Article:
California SB 1343 Expands Sexual Harassment and Abusive Conduct Prevention Training Requirements

Words of a red background “Harassment,” “Emotional,” ”Pressure,” ”Abuse, “Behavior” etc.

Author, Alyssa Burley, Client Services Coordinator, Rancho Mesa Insurance Services, Inc.

In September 2018, former California Governor Jerry Brown approved Senate Bill 1343 (SB 1343) which expands the requirements for Sexual Harassment and Abusive Conduct Prevention training within the workplace.

New Requirements

Prior to SB 1343, California Assembly Bill 1825, Assembly Bill 2053, and State Bill 396, required employers with 50 or more employees to provide supervisors with sexual harassment and abusive conduct prevention training every two years. SB 1343 drops the minimum number of employees to 5 and adds a requirement for training nonsupervisory employees.

According to SB 1343, “an employer who employs 5 or more employees, including temporary or seasonal employees, [is required] to provide at least 2 hours of sexual harassment training to all supervisory employees and at least one hour of sexual harassment training to all nonsupervisory employees by January 1, 2020, and once every 2 years thereafter, as specified.” 

The bill also requires the California Department of Fair Employment and Housing (DFEH), “to develop or obtain 1-hour and 2-hour online training courses on the prevention of sexual harassment in the workplace, as specified, and to post the courses on the department’s Internet Web site.” This requirement also includes providing existing informational posters and fact sheets online.

Providing Training

SB 1343 requires California’s DFEH to provide supervisor and employee training through its website. The department “expects to have such trainings available by late 2019,” according to a document provided by the DFEH. The online trainings are expected to be free for employers.

“In the interim period, DFEH is offering a sexual harassment and abusive conduct prevention toolkit, including a sample sexual harassment and abusive conduct prevention training. Employers may use the training in conjunction with an eligible trainer to provide sexual harassment and abusive conduct prevention training,” according to the DFEH.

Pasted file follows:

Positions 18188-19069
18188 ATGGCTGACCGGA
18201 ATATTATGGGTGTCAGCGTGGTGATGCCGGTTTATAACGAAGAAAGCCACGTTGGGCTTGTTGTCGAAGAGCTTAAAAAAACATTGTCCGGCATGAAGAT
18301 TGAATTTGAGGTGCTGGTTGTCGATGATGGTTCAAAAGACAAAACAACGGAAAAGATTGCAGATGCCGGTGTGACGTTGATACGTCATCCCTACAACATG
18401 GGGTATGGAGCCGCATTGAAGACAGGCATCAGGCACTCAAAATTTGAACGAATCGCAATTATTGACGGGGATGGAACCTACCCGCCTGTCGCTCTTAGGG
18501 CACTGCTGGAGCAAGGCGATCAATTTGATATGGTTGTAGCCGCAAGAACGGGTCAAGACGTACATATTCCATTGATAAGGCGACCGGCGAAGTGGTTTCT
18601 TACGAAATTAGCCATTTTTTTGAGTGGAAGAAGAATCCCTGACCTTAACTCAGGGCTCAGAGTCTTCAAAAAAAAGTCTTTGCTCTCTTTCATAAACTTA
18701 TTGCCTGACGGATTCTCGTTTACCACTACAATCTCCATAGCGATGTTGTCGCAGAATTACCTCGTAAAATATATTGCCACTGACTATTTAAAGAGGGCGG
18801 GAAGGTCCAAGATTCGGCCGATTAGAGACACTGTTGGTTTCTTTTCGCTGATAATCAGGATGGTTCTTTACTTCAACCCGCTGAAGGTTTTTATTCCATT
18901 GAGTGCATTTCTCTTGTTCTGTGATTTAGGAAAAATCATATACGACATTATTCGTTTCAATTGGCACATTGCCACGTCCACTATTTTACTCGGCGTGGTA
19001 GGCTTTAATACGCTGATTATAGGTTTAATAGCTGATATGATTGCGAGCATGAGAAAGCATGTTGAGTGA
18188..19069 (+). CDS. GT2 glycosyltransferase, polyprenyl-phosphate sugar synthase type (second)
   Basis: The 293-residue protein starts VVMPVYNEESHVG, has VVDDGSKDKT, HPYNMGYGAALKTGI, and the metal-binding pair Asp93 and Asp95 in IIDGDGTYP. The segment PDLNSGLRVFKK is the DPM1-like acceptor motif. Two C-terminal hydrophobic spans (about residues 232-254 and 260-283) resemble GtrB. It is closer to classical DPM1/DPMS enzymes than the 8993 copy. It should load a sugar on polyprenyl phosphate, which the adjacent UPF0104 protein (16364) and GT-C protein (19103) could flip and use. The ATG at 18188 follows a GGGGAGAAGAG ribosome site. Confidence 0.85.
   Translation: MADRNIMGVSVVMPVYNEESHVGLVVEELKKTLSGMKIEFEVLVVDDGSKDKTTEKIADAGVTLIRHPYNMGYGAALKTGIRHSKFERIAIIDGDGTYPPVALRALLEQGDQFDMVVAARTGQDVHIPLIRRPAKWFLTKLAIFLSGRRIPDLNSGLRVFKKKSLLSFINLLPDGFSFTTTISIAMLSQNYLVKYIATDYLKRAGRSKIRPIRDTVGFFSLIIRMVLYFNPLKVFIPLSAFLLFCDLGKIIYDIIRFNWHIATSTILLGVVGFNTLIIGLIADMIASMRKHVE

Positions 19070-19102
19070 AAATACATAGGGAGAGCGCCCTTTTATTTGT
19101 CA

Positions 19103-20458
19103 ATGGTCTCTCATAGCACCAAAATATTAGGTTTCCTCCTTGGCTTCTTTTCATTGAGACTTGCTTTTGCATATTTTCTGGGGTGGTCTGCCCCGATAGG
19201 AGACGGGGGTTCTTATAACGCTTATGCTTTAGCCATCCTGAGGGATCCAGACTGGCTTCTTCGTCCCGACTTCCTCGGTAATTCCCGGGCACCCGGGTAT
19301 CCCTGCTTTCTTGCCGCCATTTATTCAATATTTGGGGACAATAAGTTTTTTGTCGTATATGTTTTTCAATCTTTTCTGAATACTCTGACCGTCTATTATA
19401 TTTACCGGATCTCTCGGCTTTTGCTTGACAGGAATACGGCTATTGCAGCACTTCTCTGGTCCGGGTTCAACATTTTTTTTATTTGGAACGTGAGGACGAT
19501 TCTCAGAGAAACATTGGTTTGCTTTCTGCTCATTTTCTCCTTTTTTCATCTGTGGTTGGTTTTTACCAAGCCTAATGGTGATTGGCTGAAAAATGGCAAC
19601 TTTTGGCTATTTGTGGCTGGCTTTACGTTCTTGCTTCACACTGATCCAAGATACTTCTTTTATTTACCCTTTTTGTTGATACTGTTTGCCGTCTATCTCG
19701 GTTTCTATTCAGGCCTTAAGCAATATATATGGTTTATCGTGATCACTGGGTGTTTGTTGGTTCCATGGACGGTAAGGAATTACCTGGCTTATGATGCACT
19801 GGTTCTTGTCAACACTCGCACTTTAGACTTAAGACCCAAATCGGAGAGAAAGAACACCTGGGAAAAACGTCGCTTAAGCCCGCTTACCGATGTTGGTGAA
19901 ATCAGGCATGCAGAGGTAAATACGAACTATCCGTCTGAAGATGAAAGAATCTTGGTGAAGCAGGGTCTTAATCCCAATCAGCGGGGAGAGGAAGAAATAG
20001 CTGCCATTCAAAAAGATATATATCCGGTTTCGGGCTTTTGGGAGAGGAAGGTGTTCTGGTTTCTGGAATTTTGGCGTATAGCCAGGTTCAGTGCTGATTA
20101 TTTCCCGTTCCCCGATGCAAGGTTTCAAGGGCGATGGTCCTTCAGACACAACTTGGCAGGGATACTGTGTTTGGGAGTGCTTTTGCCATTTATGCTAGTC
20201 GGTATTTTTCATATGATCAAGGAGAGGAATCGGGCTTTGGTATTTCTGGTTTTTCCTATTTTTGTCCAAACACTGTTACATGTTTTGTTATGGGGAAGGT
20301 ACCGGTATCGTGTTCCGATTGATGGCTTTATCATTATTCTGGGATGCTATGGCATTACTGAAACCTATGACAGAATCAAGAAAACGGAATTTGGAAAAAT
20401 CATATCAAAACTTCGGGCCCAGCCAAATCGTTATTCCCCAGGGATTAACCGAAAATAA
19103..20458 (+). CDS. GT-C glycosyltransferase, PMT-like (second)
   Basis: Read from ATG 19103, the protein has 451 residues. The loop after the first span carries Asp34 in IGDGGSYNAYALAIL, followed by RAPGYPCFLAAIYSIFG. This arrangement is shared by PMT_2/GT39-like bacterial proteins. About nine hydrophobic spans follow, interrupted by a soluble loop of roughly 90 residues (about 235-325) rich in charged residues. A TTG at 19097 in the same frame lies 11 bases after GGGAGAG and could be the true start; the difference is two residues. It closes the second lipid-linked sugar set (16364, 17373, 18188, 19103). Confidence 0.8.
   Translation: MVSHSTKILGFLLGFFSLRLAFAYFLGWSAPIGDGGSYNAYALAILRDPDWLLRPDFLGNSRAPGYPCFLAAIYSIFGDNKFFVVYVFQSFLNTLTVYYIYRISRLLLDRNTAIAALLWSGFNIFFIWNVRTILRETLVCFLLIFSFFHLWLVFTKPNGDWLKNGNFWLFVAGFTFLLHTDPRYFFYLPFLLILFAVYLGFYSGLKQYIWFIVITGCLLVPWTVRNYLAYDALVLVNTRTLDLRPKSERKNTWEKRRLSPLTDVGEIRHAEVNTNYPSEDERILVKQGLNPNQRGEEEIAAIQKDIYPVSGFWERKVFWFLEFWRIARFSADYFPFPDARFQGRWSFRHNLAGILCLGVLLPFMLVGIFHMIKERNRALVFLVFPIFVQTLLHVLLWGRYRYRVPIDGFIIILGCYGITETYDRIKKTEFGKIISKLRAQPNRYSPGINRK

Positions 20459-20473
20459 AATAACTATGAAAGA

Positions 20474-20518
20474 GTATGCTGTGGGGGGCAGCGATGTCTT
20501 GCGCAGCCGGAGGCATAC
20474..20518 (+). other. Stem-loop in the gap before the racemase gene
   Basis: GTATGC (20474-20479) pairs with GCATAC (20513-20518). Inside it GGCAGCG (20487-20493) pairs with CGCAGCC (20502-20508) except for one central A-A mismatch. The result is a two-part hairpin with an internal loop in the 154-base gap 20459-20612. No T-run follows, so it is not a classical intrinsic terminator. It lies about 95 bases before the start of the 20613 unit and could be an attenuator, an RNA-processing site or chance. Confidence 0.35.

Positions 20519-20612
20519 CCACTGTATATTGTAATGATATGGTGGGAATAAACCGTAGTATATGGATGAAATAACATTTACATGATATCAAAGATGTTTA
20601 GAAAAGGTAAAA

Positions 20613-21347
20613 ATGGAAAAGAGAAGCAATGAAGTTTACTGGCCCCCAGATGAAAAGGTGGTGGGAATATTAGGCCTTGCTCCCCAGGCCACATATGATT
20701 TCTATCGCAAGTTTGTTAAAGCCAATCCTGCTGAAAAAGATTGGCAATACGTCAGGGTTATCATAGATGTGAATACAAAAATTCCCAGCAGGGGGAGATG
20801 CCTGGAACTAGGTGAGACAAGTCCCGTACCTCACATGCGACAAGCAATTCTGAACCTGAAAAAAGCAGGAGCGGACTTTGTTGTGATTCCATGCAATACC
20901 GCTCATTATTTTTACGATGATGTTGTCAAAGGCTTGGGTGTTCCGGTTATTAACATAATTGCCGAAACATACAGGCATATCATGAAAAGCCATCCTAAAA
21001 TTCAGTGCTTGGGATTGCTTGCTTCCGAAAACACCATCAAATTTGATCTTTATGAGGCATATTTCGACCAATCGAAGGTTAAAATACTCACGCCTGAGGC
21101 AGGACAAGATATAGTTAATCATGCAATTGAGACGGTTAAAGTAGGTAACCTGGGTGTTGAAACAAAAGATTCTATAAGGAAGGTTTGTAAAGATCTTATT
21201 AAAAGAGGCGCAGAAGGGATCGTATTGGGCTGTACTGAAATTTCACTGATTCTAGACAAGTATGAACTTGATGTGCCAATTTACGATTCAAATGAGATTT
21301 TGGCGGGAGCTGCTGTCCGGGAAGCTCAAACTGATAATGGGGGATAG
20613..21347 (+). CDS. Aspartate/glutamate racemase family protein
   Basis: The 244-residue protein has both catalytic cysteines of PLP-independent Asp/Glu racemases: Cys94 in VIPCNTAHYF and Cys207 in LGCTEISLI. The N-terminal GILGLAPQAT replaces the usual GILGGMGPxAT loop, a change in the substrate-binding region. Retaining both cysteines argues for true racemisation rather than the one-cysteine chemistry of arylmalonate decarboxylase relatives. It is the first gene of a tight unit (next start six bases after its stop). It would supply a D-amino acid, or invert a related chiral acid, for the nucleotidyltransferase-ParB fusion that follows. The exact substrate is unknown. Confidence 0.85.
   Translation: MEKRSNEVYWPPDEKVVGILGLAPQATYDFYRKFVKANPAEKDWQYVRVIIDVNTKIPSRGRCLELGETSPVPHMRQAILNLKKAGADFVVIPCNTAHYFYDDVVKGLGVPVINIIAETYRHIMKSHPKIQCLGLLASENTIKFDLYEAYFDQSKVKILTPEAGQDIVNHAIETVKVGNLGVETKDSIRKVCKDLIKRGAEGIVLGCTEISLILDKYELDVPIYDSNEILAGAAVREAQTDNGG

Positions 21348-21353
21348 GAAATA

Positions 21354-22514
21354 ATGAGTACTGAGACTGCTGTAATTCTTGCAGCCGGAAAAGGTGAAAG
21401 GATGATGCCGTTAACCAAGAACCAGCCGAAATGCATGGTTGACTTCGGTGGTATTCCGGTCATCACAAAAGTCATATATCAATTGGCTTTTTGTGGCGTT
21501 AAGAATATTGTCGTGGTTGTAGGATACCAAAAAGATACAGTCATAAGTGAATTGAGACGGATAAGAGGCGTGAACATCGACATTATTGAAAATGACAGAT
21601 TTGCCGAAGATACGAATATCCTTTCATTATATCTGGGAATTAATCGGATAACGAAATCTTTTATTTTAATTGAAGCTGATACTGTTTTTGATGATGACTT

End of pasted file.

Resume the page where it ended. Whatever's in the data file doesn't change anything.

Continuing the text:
An eligible trainer qualified to conduct this training would be:

  • Attorneys who have been members of the bar of any state for at least two years and whose practice includes employment law under the Fair Employment and Housing Act or Title VII of the federal Civil Rights Act of 1964;

  • Human resource professionals or harassment prevention consultants with at least two years of practical experience in:

    • Designing or conducting training on discrimination, retaliation, and sexual harassment prevention;

    • Responding to sexual harassment or other discrimination complaints;

    • Investigating sexual harassment complaints; or

    • Advising employers or employees about discrimination, retaliation, and sexual harassment prevention.

  • Law school, college, or university instructors with a post-graduate degree or California teaching credential and either 20 hours of instruction about employment law under the FEHA or Title VII.

Note, DFEH does not issue licenses nor certificates validating a person’s qualifications to teach sexual harassment prevention training classes.

Other training options include using the Risk Management Center for online trainings. Our content creators are actively working on updating the existing California Compliant Sexual Harassment and Abusive Conduct training to ensure that it remains compliant for SB 1343 requirements.

We also can recommend Equal Parts Consulting to provide in-person supervisor and/or employee training to those in San Diego and Orange Counties. To receive a discounted rate, please let them know you are a Rancho Mesa Insurance client.

Rancho Mesa Insurance will continue to monitor training options as they become available.

Resources

California Department of Fair Employment and Housing. "Sexual Harassment and Abusive Conduct Prevenetion Training Information for Employers.”
https://www.dfeh.ca.gov/wp-content/uploads/sites/32/2018/12/SB_1343_FAQs.pdf

California Department of Fair Employment and Housing. “Sexual Harassment FAQs.”
https://www.dfeh.ca.gov/resources/frequently-asked-questions/employment-faqs/sexual-harassment-faqs/